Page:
Will AI Make Us Better Workers?

It seems like artificial intelligence (AI) is the subject of every technology headline. We’re confronted with warnings like: Could this be the rise of the robot? What are the ethical implications of AI? Are our human jobs at stake?

Here, we don’t explore those buzz topics. Instead, our approach is more practical – considering how AI will change our work lives. In short, we think it will force us to be better.

Forbes recently published an article on the AI-enhanced economy. The piece is positioned around a study released by the World Economic Forum. It indicates that machine-learning specialist positions will be the skills in highest demand within the next five years. According to the report, shifts in the global job market will result in 58 million net new jobs.

Forbes columnist Joe McKendrick argues that the new economy will call for higher-level workforce skills, both tactical and philosophical in nature. Overall, AI has the potential to completely change the way we think about work. While technology in the past has replaced low-level, mundane jobs, AI is projected to replace what we generally consider “good” jobs, including those of coders, ER techs and statisticians.

With change comes opportunity. In this post, we have identified how AI will push the economy toward higher-level skills and opportunities.

1. Communication Resurgence

“Good work” is generally defined by “efficiency.” As a result, most of our communication efforts are tied to making processes more productive. But with AI technology, processes will be as productive as possible, which will free up time and capital for organizations to devote to deeper, more project-oriented communication.

2. Massive Problem-Solving Initiatives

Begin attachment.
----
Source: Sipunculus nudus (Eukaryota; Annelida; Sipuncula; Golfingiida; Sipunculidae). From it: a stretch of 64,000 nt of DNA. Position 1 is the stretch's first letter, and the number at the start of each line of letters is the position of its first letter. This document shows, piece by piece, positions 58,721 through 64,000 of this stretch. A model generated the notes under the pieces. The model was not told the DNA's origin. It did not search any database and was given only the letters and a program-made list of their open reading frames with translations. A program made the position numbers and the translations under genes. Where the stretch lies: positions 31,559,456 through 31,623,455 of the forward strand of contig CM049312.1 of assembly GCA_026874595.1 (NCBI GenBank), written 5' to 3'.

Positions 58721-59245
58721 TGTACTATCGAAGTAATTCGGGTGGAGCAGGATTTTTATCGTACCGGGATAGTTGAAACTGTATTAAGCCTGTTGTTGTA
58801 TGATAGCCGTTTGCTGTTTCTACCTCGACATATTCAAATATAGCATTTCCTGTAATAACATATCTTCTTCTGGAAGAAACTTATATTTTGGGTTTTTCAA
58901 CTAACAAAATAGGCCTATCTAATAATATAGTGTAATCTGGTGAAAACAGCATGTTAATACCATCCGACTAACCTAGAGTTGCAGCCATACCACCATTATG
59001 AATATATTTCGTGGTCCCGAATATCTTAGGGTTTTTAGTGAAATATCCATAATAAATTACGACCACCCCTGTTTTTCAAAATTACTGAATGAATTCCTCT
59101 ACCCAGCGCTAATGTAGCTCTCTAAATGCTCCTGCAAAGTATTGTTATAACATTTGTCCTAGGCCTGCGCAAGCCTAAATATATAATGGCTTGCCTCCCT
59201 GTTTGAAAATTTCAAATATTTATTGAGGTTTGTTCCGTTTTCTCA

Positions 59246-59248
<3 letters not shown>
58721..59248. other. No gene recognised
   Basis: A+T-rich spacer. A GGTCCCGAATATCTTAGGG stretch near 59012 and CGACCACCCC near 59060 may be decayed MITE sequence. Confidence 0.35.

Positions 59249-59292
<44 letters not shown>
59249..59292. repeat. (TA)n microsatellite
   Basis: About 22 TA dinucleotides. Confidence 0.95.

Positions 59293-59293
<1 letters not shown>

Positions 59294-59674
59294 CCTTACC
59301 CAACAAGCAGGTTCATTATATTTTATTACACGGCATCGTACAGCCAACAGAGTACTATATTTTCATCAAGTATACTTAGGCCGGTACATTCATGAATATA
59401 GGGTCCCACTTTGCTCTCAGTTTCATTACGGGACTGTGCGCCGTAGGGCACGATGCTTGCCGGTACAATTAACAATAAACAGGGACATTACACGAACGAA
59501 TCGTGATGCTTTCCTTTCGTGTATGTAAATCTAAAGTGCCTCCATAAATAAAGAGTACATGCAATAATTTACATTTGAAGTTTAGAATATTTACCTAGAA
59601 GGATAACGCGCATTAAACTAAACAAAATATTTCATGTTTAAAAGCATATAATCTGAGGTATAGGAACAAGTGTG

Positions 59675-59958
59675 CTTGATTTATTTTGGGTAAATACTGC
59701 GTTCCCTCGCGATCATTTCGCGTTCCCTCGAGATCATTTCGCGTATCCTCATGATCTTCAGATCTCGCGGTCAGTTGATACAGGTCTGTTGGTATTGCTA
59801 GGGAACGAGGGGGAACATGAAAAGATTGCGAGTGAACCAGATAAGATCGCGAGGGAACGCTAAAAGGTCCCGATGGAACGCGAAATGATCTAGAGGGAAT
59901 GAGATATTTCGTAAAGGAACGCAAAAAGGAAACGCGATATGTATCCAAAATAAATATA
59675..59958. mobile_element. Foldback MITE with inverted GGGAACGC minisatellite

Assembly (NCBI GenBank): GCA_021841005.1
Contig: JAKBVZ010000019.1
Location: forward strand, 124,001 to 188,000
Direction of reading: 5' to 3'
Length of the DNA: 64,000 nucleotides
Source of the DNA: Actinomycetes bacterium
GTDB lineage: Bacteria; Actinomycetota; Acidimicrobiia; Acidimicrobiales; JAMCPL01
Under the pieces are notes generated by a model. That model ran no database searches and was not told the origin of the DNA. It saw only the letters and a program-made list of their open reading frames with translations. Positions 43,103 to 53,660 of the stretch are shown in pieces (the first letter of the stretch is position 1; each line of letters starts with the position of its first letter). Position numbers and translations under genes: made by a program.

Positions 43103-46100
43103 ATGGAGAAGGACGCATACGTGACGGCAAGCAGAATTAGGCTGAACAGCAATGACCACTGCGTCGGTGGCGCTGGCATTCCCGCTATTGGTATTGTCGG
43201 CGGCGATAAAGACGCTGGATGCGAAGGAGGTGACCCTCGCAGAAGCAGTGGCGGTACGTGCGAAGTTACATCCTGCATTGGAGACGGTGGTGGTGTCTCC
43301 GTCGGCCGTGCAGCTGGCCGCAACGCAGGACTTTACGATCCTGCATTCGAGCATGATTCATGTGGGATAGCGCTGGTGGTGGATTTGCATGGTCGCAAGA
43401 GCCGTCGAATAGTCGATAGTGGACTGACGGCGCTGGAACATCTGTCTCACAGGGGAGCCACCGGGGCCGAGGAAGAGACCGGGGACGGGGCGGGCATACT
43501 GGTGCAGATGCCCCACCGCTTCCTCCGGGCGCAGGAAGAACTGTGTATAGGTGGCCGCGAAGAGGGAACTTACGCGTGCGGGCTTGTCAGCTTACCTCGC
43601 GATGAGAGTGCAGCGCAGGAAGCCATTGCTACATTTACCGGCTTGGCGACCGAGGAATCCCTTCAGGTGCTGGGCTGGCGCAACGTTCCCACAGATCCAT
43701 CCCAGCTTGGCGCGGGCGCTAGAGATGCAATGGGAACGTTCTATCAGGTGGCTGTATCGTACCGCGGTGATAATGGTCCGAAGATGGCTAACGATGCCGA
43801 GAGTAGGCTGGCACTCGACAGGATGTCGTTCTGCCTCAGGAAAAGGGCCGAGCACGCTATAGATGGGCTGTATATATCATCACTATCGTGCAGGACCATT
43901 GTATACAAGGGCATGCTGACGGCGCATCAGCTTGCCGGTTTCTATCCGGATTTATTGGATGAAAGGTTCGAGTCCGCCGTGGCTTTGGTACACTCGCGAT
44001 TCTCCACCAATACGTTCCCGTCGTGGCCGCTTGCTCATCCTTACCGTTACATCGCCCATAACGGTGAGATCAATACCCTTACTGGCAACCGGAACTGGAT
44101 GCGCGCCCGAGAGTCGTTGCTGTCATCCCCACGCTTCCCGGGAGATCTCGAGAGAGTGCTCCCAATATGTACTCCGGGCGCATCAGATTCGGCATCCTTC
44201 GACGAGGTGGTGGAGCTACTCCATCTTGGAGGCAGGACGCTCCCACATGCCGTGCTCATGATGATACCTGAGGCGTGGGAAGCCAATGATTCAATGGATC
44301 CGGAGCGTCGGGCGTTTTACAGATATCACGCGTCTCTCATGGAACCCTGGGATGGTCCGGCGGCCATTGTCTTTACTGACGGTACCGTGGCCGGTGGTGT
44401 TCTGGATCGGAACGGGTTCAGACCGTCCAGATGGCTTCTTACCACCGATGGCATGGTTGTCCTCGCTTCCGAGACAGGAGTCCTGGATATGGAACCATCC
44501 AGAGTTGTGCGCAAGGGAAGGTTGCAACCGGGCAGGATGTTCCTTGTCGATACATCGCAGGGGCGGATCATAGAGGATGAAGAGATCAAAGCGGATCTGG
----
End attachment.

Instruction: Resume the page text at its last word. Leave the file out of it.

AI is really good at doing what you tell it to do. There are plenty of examples, but here’s one we all know: location data. When you use Google Maps, your phone uses AI processes to access your location and provide directions.

Because AI executes so well, the downside is that if something goes wrong, the machine will repeat the mistake over and over. One skill our emerging workforce will need to develop is high-level, in-depth problem-solving. Our new IT workforce will be made up of experts who can tease apart nuanced processes, understand root problems and rebuild solutions that scale.

3. Proactive Security

With AI, code can write itself. With the output of data moving faster than ever before, security and reliability should become primary concerns. Future IT workforces must be savvy to threats. Although AI works efficiently, it lacks judgment. That judgment will need to come from a human being.

4. Strength in Culture

If AI frees up capital, it also frees up time, allowing workforces to interact and collaborate like never before. This extra time grants organizations the opportunity to focus on unifying their cultures. The Harvard Business Review notes that great companies think differently by identifying a common purpose, instilling long-term focus and focusing on emotional engagement. All of these are human ideals that can be sharpened with the extra time and resources AI allows.

5. Crystal Clear Vision

Whenever innovation comes knocking on the door, it offers the promise of a new life. It’s important to be cautious here. Sure, AI has the ability to implement change, but your company’s vision should never shift. With AI innovations, it will be increasingly important to understand the difference your organization makes in the world and develop ways to sharpen your mission.

Reimagining Work

AI has inspired much debate with its ethical, legal and social implications. It has created some questions that are difficult to answer. In terms of our everyday lives, it will change the way we think about work, creating positions that force us to ask the hard questions and find solutions collaboratively.

For more AI news, check out our blog post: “What Small Businesses Need to Know about Artificial Intelligence.”